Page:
January, 2015 Archives

Coming of age in the pre-digital era

January 30th, 2015

Back in my day, we had to walk uphill to get to the darkroom.

When your assignment said, “shoot Color and B&W,” you had to carry two different cameras and shoot the exact same thing twice.

When you spent forever photographing a subject and at the end, they asked you what channel they’d be on.

When the photographer just before you only left three or four inches of film in the bulk loader.

And along those same lines, when you went to develop your film on deadline and there’s barely a splash of D-76 left in the jug (or worse, no fixer after you’ve developed your film).

When you began your shift at 3:00 pm in the middle of winter and had to drive around looking for two random Feature photos to fill blank holes before shooting your 7:00 pm game.

When somebody told you your photo was “wire sharp,” meaning once you transmitted it out to AP or UPI, nobody would know it was originally just a bit too blurry.

The Sports editor wanting color photos on deadline from a dimly lit high school gym out in BFE.

Spawned from the pits of Hell, those evil densitometers that certain newsroom and production people would whip from their belt holsters, plop down on your gorgeous photos, and proclaim, “you need more tone in your highlights or less black in your shadows.”

Rushing out to get a Feature photo of snow because it’s the middle of winter and the readers have apparently never seen snow before, (then getting beaten out by the punk intern who never lets you forget it — cough, cough, Dick Van Nostrand ).

Shooting a deep, layered, compelling photo and getting beaten out in the clip contest by a shot of a cute kid with a puppy.

Shooting a deep, layered, compelling photo and having the Metro editor not “get it,” and instead running a shot of a cute kid with a puppy.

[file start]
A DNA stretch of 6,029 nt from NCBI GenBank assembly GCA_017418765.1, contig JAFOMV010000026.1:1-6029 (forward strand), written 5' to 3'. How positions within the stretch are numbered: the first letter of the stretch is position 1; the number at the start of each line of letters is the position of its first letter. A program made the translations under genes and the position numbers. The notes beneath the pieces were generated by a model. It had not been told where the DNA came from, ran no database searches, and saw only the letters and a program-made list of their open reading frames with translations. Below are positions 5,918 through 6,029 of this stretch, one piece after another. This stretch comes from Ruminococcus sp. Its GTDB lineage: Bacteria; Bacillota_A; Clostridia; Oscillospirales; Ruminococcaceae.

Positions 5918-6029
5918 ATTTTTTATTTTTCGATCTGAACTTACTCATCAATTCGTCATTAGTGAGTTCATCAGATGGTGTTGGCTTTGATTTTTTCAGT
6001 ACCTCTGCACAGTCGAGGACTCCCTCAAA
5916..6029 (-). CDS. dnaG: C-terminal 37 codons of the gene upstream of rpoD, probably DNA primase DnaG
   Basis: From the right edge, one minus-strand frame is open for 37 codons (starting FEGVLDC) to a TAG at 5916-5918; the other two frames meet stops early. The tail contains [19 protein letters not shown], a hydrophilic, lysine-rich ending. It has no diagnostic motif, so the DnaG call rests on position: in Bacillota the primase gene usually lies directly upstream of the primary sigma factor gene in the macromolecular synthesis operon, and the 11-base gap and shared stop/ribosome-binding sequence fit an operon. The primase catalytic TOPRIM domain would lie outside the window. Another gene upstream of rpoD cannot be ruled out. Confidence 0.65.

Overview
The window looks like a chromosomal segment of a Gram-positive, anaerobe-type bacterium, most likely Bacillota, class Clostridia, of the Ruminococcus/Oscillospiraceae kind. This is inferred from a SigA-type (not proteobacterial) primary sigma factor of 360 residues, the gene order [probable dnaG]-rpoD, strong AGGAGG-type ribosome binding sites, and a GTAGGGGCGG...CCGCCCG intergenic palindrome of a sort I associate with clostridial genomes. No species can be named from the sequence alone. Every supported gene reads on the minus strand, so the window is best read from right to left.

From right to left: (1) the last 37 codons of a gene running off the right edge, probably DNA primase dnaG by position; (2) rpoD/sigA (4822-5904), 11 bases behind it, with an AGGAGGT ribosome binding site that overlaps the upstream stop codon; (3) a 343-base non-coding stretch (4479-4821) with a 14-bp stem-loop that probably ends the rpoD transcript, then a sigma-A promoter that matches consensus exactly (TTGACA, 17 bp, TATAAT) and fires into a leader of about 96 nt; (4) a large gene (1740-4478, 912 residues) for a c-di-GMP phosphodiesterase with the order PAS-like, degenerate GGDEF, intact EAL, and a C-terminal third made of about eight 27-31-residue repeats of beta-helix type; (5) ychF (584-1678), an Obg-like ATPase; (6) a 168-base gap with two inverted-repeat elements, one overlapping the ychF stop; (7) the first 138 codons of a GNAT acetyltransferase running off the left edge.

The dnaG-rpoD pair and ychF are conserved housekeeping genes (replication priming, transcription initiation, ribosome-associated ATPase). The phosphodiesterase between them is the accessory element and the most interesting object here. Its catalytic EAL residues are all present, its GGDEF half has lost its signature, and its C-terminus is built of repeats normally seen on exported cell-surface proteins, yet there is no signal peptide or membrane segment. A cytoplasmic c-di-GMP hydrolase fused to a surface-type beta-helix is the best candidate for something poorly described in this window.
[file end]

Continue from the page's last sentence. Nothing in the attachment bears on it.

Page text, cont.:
Transmitting your own shot of a cute kid with a puppy over the wire and 29 minutes into the 30 minute color transmission, some yahoo from Dubuque ruins your picture by picking up the dedicated phone line to send his much more meaningful cute kid with a puppy photo.

When you were asked for the tenth time that week, “what do you do with the pictures you don’t use?”

That time when somebody swiped your pica pole or reduction wheel, but you didn’t really mind because you secretly didn’t know how to use them (except for the pica thingy; it made a great letter opener).

Due to the continual fear of staffing cuts, you never knew if you had job security (the more things change …).

(Rodney Curtis is an award-winning photographer and writer based in the Greater Detroit area who sometimes adds tag-endings to his posts purely in hopes that they’ll help his darn SEO analytics. You can see more of his photography at RodneyCurtis.com)

My Prius priority

January 29th, 2015

Saving gas while saving the planet

It’s the end of January and looking back over the month, this Wanderer blog has been pretty bleak. I blame the cold and the grayness mostly. But I don’t want you to think that I haven’t accomplished anything. Apart from a super top-secret bit of long form fiction I’ve been writing, (my great American novel), I also made it through the month on just under $12.00 worth of gas!

Like others here at Read The Spirit, I drive a Prius. Unlike the others, mine plugs into the wall (but boy, do I need a mighty long extension cord when I go somewhere! — rim shot, please). My plug-in allows me to barely sip gas, filling up generally about once each month. Like The Chevy Volt and the Ford C-Max, the car runs on electricity, mostly, until it needs to be recharged. Then the gas engine takes over with some help from electricity generated whenever I brake. Residential electrical power is still much cheaper than gasoline — especially when I charge it overnight during off-peak hours — so I save even more.

People wonder if I’m bummed out about my purchase, in light of the currently low gas prices. Here’s the thing. Low gas prices are low gas prices. What helps you, helps me too. $12.00 a month is wonderful. We buy all our cars used so they’re typically a lot less expensive. And we buy them from local dealerships so we’re still contributing to the area economy.

More and more, people are doing the same thing. I parked in an Ann Arbor parking garage and found myself taking the last available spot of the dozen or so provided free of, ahem, charge.

Yes, I realize our electricity doesn’t always come from clean sources (cough, cough, coal). But the trend is moving in that direction. If I can get some solar shingles attached to my roof or maybe buy some wind power from those wonderful turbines in Michigan’s thumb area, I’d be all set. Until that time, I’ll cruise along at 60 miles per gallon (58 MPG, actually, during the dead of winter).

I don’t mean to come across as self-righteous or holier than thou. Making a conscious effort to help the environment just makes me happy, that’s all.